Dunham Massey is an ancient deer park with a Georgian House and formal gardens. Now in the hands of the National Trust there is a long and rich history dating back to the 14th Century. The oldest record of the deer park is in 1362. Dunham Massey is described as a real plantsman’s garden with richly planted borders and majestic trees. The sights and smells change with the seasons and the house provides a glimpse into the past and has a unique dunsocial history.
The original moat surrounding the old manor house partly survives as an ornamental lake and there was possibly a castle before then. Indeed there are the remains of a Norman motte (an artificial mound with a flat top usually for a fort or castle to sit on). The moat still powers a fully working Jacobean mill by means of a water wheel. The original Tudor house built in 1616 was replaced by a Georgian House in the 18th Century as a plain, brick building reflecting the family’s financial circumstances at the time. The present structure was heavily restored in Edwardian years by the architect Compton Hall to create the elegant and attractive, although not showy, house there today.
The park has a number of radiating lines of avenues of trees laid out in the 17th Century. The ancient herd of fallow deer still roam the 250 acre deer park.
The gardens are now reckoned to be amongst the finest in the North West of England. The gardens were developed around this time and include terraces, parterres, and two productive gardens. Subsequently, flowing lawns were added, as was an orangery. Dunham Massey is famous for many old and mature trees and shrubs, herbaceous borders and water plants. Some sections of the garden are French in style.
Dunham Massey has acid soils making it suitable for moisture loving plants. In spring drifts of bluebells can be seen in the shady woods. In summer there are Himalayan blue poppies and in the autumn over 60 varieties of hydrangea provide colour and interest. Purple beech trees planted in the 1790s are still visible near the orangery.
The estate was the seat of the Booth family for generations. Sir Robert Booth was Sheriff of Cheshire in the Mid 15th Century. Successive Earls were heavily involved in the turbulent politics of the 17th Century and were on the side of Parliament during the Civil War. When the second Earl died he left a daughter who married into the Grey Family, who then inherited Dunham Massey. The Grey Family had an unfortunate history. This included Lady Jane Grey who was queen for only 9 days before being deposed and executed. Also, the Princes in the Tower, murdered so they could not succeed to the throne in the 15th Century, were stepsons of Sir John de Grey.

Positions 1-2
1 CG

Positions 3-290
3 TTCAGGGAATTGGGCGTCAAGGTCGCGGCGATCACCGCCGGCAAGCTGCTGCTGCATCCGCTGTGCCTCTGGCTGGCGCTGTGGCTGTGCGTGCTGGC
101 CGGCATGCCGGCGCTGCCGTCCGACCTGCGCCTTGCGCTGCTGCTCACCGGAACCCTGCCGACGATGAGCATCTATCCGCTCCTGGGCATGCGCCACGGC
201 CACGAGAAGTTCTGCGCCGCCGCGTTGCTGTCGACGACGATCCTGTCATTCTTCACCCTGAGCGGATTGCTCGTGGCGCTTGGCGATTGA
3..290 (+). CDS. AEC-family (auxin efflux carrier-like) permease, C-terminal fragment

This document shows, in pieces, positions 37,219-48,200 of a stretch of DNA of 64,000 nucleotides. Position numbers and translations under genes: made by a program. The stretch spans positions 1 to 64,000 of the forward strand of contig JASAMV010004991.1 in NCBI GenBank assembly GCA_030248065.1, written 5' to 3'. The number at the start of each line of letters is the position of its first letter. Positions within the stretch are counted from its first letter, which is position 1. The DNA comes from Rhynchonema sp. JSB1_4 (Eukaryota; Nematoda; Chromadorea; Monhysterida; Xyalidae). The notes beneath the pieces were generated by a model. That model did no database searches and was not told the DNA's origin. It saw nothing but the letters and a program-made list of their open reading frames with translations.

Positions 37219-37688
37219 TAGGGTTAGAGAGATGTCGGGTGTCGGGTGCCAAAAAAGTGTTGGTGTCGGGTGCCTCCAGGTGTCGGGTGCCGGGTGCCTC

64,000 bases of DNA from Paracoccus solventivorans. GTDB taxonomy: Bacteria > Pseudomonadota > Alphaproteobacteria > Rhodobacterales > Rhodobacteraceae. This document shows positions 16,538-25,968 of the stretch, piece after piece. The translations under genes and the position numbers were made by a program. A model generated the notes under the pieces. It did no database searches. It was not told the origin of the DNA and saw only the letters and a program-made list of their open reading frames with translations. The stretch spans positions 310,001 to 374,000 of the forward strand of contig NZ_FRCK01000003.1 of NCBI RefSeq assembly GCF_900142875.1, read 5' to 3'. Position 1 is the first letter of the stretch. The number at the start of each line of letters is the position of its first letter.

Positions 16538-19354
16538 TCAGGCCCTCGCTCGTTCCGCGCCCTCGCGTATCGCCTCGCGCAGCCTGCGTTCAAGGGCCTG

George Booth, the Second Earl of Warrington, was responsible for creating one of the largest country house collections of silver in the 18th Century. The collection of over 1000 pieces of Huguenot silver was dispersed in the 19th Century but partially brought back together in the 1920s and 1930s. Today, approximately one-fifth of the entire collection is now back in the house and is periodically on display to the public.
Legend has it that during one of the many periods of renovation to the house an architect fell to his death from the roof of the hall. Although it was claimed to be an accident, some believe that the fall was due to a quarrel - but this has never been proven. Whatever the truth, it is said that the dead man’s spirit can still be seen wandering about the buildings and grounds.
Since 1976 Dunham Massey is in the hands of the National Trust. There are now 30 rooms open to the public. This includes the library with its crucifix by Grinling Gibbons and the Tudor Long Gallery containing Dunham Massey’s most prized painting Mars, Venus and Cupid with Saturn as Time, by Guerino. A tour of the restored servants quarters provides a glimpse into what life must have been like ‘below stairs’.